The IMF’s Research Agenda

The IEO evaluation of IMF research will be a follow-up to the 1999 study conducted by a group of independent external experts that evaluated the IMF’s economic research activities. At that time, the Executive Board agreed with the group’s finding that there was “substantial room for improvement in the overall quality of the IMF’s research.” Among other conclusions, Directors endorsed the recommendation that the mix of research conducted at the IMF should be directed more to areas in which research could add the most value, namely research on developing and transition economies and on the financial sector, and in particular cross-country work.

The IEO evaluation will cover research conducted by all departments in the IMF and will focus on two issues: the relevance and utilization of the IMF research program. It will examine how priorities are set, how research topics are selected, and how research is supervised and vetted across the IMF. The study will assess the extent to which a greater share of resources have been directed to areas where research could add the most value. It will examine whether research has become better integrated into operational work, that is, in technical assistance, in internal documents and review, in policy dialogue, and in recommendations made to member countries.

To characterize good practice, the evaluation will attempt to identify pieces of research that have been particularly relevant and influential for the country and policy work of the IMF. Interviews and surveys of staff, country officials and academics will be used to identify topics that could receive greater attention.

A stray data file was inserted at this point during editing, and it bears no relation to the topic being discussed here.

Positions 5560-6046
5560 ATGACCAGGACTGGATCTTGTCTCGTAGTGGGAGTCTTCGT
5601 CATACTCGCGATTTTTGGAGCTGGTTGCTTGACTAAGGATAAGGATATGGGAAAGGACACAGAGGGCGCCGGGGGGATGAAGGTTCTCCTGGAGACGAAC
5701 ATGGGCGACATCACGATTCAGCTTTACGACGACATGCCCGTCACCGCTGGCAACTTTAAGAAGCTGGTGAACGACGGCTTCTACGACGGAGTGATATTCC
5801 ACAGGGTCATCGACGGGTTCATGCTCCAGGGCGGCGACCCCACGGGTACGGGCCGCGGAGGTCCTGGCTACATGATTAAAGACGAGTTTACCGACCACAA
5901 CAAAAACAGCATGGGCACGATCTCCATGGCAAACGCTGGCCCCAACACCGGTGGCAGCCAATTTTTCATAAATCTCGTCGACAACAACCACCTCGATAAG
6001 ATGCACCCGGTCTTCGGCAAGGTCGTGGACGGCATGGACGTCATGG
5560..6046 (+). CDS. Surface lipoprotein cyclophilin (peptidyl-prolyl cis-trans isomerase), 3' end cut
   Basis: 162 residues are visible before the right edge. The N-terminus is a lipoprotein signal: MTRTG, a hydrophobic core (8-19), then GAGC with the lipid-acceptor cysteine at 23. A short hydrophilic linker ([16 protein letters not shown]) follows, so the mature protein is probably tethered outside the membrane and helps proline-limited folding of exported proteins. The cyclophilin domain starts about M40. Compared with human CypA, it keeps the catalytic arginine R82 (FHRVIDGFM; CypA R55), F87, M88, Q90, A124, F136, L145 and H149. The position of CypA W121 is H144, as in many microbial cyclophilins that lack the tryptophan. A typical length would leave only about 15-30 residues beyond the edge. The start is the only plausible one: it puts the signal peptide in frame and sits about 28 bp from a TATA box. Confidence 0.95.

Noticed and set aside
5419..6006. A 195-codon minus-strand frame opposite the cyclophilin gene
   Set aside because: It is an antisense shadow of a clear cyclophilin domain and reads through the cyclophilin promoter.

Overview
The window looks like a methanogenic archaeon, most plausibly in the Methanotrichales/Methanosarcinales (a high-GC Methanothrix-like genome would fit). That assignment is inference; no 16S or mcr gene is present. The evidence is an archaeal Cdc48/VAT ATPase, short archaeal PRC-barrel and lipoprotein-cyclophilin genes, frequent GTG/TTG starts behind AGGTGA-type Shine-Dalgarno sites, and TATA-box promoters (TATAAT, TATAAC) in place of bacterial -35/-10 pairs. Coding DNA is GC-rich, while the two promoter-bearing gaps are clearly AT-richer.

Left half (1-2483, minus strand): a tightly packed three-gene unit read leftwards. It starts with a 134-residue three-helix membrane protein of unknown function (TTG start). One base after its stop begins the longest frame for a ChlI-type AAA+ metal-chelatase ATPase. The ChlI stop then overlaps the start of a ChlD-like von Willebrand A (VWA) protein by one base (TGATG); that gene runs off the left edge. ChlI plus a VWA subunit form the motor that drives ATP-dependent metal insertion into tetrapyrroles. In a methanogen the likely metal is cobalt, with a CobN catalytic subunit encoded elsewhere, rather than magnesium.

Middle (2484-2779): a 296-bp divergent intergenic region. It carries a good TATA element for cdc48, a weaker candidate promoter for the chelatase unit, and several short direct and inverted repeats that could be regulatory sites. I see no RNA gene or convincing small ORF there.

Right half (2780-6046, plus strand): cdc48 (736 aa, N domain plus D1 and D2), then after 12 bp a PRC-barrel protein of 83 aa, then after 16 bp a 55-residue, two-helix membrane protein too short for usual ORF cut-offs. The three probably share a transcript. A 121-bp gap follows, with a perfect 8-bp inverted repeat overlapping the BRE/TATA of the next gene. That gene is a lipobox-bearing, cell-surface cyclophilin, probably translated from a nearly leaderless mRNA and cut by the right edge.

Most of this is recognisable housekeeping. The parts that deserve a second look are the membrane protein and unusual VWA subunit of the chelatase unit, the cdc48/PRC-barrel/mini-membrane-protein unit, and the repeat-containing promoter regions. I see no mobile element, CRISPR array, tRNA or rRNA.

The IMF’s Role in the Run-Up to the Current Financial and Economic Crisis

This evaluation will address the effectiveness of the IMF in preventing crises, or at least in providing an early warning to the membership. It will look at the Fund’s bilateral surveillance in advanced economies, in particular on financial sector issues and vulnerability exercises. It will examine the extent to which systemic risks were identified and their potential spillover effects were brought up as part of the multilateral surveillance. The evaluation will explore the effectiveness of multilateral consultations and the utility of the process as an early warning mechanism. It will also discuss the analysis and advice provided in bilateral surveillance to emerging markets and developing countries now facing crises that are due, at least in part, to the spillover of the global crisis. This evaluation will look at the Fund’s technical work, as well as governance issues such as evenhandedness and the institution’s willingness and ability to convey difficult messages to large countries.